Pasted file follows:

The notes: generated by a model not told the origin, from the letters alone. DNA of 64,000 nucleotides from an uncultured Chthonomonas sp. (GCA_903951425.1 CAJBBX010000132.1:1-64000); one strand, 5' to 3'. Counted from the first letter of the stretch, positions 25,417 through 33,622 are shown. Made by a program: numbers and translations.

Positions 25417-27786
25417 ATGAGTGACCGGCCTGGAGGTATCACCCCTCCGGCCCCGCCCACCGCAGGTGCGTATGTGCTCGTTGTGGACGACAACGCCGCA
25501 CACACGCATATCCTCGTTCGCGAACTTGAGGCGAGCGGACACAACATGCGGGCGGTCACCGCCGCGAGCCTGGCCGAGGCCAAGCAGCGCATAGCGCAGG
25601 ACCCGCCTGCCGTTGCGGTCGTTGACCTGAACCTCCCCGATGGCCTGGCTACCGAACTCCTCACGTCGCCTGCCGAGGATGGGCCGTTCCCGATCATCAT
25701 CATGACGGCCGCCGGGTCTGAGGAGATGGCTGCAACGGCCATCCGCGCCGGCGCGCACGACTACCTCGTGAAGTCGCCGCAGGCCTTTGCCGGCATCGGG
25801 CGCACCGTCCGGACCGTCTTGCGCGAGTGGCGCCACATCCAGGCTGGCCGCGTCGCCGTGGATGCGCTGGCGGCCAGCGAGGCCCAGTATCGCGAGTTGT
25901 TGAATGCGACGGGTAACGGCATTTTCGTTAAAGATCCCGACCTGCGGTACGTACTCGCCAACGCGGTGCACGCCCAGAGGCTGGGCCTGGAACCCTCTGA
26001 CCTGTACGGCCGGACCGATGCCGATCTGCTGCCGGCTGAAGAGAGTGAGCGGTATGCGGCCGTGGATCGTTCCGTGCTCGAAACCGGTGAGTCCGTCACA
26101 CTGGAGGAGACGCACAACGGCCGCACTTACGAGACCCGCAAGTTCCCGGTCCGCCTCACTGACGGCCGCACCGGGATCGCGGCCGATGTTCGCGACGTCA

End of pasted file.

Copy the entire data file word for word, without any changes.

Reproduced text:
The notes: generated by a model not told the origin, from the letters alone. DNA of 64,000 nucleotides from an uncultured Chthonomonas sp. (GCA_903951425.1 CAJBBX010000132.1:1-64000); one strand, 5' to 3'. Counted from the first letter of the stretch, positions 25,417 through 33,622 are shown. Made by a program: numbers and translations.

Positions 25417-27786
25417 ATGAGTGACCGGCCTGGAGGTATCACCCCTCCGGCCCCGCCCACCGCAGGTGCGTATGTGCTCGTTGTGGACGACAACGCCGCA
25501 CACACGCATATCCTCGTTCGCGAACTTGAGGCGAGCGGACACAACATGCGGGCGGTCACCGCCGCGAGCCTGGCCGAGGCCAAGCAGCGCATAGCGCAGG
25601 ACCCGCCTGCCGTTGCGGTCGTTGACCTGAACCTCCCCGATGGCCTGGCTACCGAACTCCTCACGTCGCCTGCCGAGGATGGGCCGTTCCCGATCATCAT
25701 CATGACGGCCGCCGGGTCTGAGGAGATGGCTGCAACGGCCATCCGCGCCGGCGCGCACGACTACCTCGTGAAGTCGCCGCAGGCCTTTGCCGGCATCGGG
25801 CGCACCGTCCGGACCGTCTTGCGCGAGTGGCGCCACATCCAGGCTGGCCGCGTCGCCGTGGATGCGCTGGCGGCCAGCGAGGCCCAGTATCGCGAGTTGT
25901 TGAATGCGACGGGTAACGGCATTTTCGTTAAAGATCCCGACCTGCGGTACGTACTCGCCAACGCGGTGCACGCCCAGAGGCTGGGCCTGGAACCCTCTGA
26001 CCTGTACGGCCGGACCGATGCCGATCTGCTGCCGGCTGAAGAGAGTGAGCGGTATGCGGCCGTGGATCGTTCCGTGCTCGAAACCGGTGAGTCCGTCACA
26101 CTGGAGGAGACGCACAACGGCCGCACTTACGAGACCCGCAAGTTCCCGGTCCGCCTCACTGACGGCCGCACCGGGATCGCGGCCGATGTTCGCGACGTCA